The Boeing 737 MAX has been grounded worldwide since mid-March following the second of two deadly crashes. Since the day the planes were ordered out of the air, Boeing and airlines alike were optimistic it would be back in the air in no time.
That hasn't been the case. U.S. regulators have uncovered a slew of problems while trying to fix the software glitch believed to have caused the planes in Indonesia and Ethiopia to plummet, killing almost 350 people combined. The issues have led some regulators and safety experts to conclude the 737 MAX won't return until 2020, according to the Wall Street Journal.
And U.S. airlines – along with others worldwide – are paying the price.
“We came into this in March with the view that this was a short-term problem,” Southwest CEO Gary Kelly said Thursday. “The MAX grounding has extended much longer than we anticipated. Boeing won’t have the latest software fix done until September.”
Only American Airlines, United, and Southwest have the 737 MAX in their fleets. American executives said Thursday they expect to take a $400 million hit in 2019 due to the grounding. Once certain that it would return by the start of the hectic summer travel season, the airline has been forced to keep using some older planes due for retirement to offset the loss of the MAX.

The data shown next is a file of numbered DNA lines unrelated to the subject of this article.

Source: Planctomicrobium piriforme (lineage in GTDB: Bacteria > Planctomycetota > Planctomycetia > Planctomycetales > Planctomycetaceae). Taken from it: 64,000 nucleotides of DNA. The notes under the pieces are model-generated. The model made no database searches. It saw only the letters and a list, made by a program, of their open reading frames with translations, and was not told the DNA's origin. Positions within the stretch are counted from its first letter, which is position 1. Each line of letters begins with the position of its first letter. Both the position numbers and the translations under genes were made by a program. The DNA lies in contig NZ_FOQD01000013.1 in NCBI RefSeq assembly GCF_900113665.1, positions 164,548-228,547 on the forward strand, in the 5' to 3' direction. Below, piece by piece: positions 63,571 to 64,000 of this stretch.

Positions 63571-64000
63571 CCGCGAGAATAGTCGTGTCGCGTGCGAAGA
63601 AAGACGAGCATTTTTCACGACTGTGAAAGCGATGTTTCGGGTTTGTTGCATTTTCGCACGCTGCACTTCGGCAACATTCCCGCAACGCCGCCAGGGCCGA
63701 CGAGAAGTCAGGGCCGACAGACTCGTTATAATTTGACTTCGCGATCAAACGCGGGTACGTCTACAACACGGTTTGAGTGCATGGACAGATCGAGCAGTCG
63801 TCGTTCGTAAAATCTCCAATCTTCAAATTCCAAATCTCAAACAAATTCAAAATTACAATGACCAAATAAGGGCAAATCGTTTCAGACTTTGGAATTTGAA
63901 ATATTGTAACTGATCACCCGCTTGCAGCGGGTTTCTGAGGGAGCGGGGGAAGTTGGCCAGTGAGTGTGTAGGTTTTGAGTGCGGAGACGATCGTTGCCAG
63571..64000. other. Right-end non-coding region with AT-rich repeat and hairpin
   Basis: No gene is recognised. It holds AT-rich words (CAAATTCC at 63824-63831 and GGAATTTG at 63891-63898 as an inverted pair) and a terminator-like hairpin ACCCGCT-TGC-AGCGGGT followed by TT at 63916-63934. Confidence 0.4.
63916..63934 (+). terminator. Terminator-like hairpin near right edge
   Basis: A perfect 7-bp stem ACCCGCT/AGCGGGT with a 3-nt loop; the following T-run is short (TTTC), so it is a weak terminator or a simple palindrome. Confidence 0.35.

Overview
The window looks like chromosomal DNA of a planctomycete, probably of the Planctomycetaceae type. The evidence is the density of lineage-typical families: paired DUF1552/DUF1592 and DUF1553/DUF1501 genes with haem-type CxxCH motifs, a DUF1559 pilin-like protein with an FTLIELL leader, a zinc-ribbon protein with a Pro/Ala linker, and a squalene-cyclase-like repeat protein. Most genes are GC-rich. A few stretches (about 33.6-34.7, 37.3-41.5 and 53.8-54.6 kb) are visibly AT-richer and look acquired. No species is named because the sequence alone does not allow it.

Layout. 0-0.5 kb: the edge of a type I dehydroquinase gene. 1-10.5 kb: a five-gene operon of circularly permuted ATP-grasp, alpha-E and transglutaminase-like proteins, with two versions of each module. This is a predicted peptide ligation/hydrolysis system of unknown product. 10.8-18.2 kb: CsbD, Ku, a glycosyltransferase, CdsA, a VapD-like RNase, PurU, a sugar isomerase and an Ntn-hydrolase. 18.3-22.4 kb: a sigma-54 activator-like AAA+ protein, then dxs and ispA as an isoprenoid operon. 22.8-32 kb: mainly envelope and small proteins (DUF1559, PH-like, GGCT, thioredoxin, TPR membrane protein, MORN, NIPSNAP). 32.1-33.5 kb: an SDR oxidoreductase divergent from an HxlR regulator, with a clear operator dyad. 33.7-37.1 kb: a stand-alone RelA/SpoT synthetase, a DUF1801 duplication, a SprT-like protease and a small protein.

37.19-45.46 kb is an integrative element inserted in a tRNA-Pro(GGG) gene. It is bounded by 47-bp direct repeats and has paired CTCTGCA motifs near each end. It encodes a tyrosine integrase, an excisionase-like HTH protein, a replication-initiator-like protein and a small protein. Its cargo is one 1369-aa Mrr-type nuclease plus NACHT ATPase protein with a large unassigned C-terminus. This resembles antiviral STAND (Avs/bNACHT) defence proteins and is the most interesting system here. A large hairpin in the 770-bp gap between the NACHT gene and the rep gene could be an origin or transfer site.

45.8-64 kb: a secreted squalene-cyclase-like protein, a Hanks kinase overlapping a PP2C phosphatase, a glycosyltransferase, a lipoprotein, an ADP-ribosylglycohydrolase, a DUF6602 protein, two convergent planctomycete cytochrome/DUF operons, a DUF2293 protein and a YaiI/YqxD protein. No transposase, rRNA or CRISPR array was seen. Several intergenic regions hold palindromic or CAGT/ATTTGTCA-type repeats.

Despite continual setbacks, American President Robert Isom said he's confident the plane will return to the skies this fall.
“Based on what we know today, we should be able to hit the timeline of being back in November,” Isom said.
Southwest, the largest operator of the 737 MAX in the U.S., isn't quite so bullish.
The Dallas-based announced Thursday that it was pulling the plane from its schedules until January 2020, giving the airline enough time to train pilots and fix up planes if the plane is recertified during the fall. Blaming the grounding of the MAX and the strain it's put on its ability to move travelers across the country, Southwest is also canceling all its flights in and out of Newark (EWR) as of Nov. 3.
Southwest said Thursday that it had canceled 20,000 flights, contributing to a $175 million hit to revenues from April through June. And as Boeing signals it's setting aside nearly $5 billion to compensate airlines for MAX-related losses, Southwest – the world's largest Boeing customer – isn't shying away from asking for a slice of the pie.
“We have had preliminary discussions with Boeing regarding compensation for damages due to the MAX groundings. We have not reached any conclusions regarding these matters,” Kelly said.
The grounding of the 737 MAX has put a squeeze on airlines during the busiest summer of travel in history. And airlines are making it loud and clear how frustrated they are for the situation.